When there are many tourists hiking in Slovenský Raj (Slovak Paradise), there can be “traffic jams”. It takes a moment for people to carefully climb the many ladders and sometimes tourists have to wait until it is “their turn”.
Recently, a video from Suchá Belá gorge was published on Facebook showing three Czech tourists who were too impatient to wait in line and simply skipped it.
They over-took the others using the ladder, risking not only their health and life but also the safety of those people who were waiting patiently, as they should, the regional Korzár daily reported.Read alsoRead more
Permanently wet rock
“We like tourists from every country, we are happy to meet every one of them, but this is too much,” the tourists who published the video wrote on Facebook.
Mountain rescuers and the head of the national park also condemned such behaviour.
“They unequivocally endangered tourists at the ladder and themselves as well,” said Daniel Mahdal, a mountain rescuer, as quoted by Korzár. “At one stage, they even bypass a man with a child in a carrier. The rock they are climbing is permanently wet and there was a high risk of someone slipping.”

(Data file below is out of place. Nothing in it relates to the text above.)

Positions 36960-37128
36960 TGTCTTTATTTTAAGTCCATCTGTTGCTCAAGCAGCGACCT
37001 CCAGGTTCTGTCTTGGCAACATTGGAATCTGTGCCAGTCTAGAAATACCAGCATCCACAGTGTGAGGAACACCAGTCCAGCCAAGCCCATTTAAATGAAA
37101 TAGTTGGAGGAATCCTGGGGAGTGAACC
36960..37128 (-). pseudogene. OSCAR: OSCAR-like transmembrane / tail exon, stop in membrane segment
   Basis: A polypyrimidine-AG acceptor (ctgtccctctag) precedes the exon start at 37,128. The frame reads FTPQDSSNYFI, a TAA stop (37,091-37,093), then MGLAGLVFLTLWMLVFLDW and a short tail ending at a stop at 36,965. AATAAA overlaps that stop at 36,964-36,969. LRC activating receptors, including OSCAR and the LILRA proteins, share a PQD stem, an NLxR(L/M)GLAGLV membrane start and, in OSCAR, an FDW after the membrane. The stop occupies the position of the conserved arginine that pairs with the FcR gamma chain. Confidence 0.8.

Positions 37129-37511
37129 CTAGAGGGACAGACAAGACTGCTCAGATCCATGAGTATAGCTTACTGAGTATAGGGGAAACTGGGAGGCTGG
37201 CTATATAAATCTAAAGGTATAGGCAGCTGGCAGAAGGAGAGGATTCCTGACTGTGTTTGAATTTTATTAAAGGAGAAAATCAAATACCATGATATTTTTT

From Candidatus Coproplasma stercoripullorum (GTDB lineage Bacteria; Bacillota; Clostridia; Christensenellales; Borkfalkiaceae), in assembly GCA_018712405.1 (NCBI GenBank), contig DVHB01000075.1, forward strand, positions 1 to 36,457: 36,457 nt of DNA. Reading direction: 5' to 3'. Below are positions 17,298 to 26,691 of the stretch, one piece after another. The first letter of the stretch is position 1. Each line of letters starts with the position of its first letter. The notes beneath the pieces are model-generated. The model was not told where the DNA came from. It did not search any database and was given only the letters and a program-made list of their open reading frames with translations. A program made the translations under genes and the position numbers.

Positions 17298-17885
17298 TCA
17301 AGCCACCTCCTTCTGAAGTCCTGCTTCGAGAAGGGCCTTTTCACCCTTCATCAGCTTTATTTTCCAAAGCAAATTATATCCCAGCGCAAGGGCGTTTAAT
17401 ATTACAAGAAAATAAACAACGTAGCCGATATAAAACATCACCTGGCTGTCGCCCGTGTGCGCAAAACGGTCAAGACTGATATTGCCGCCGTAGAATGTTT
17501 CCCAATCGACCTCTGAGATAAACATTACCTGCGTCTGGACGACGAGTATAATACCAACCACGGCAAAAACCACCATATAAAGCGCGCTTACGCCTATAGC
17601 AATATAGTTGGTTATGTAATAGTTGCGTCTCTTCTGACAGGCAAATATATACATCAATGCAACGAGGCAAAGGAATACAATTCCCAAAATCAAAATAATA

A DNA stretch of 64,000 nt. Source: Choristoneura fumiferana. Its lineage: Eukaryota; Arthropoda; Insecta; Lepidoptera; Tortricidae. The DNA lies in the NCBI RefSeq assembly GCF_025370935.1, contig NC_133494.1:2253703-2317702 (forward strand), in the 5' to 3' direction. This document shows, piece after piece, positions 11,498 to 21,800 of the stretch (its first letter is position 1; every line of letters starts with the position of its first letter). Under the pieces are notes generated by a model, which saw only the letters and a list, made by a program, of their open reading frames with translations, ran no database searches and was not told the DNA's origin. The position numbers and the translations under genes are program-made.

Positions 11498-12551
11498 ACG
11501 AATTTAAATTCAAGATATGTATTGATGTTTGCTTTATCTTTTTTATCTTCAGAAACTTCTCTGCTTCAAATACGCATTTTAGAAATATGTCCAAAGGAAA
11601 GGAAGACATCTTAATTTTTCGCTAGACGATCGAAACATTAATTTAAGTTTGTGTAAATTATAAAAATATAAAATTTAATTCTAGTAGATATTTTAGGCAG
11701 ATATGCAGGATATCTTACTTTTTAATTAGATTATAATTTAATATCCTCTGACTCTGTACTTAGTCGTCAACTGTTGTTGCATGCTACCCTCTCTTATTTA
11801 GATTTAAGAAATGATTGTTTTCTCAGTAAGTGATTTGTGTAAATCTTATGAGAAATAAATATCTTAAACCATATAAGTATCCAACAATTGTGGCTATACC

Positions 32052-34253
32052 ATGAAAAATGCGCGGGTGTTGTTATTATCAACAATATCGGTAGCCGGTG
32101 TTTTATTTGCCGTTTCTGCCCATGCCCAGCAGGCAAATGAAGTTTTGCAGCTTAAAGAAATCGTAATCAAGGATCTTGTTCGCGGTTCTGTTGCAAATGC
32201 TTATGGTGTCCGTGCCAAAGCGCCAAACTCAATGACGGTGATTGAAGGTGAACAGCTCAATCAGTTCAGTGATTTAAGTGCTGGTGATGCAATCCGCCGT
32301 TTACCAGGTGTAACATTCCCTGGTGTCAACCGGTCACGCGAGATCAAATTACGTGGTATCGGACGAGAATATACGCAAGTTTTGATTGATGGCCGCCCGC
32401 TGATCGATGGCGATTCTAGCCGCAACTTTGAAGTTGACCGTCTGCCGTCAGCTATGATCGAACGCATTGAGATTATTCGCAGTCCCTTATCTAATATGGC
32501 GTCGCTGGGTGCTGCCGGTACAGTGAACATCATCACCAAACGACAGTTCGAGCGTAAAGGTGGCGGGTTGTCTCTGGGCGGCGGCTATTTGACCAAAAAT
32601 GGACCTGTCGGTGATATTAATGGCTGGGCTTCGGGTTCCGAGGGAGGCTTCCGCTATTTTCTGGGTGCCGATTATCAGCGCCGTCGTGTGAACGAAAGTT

He also added that they gained nothing as there are more ladders further on where they would still have to wait. He reminded people that falling from a height of just ten metres could result in a very serious injury or even death. Certainly in this case, no insurer would pay for the intervention of mountain rescue, as the people involved behaved irresponsibly.
It takes less than an hourRead alsoRead more
Tomáš Dražil, director of the Administration of the Slovenský Raj National Park (Slovak Paradise), said that he has not seen anything like this in his 25-year career, and neither had his colleagues, Korzár reported.
He confirmed that in this part of the gorge tourists sometimes have to wait until the ladders are free but it takes less than an hour.
“Such behaviour is inconsiderate, dangerous, impudent and arrogant,” he said, as quoted by Korzár.
25. Jul 2019 at 23:44 | Compiled by Spectator staff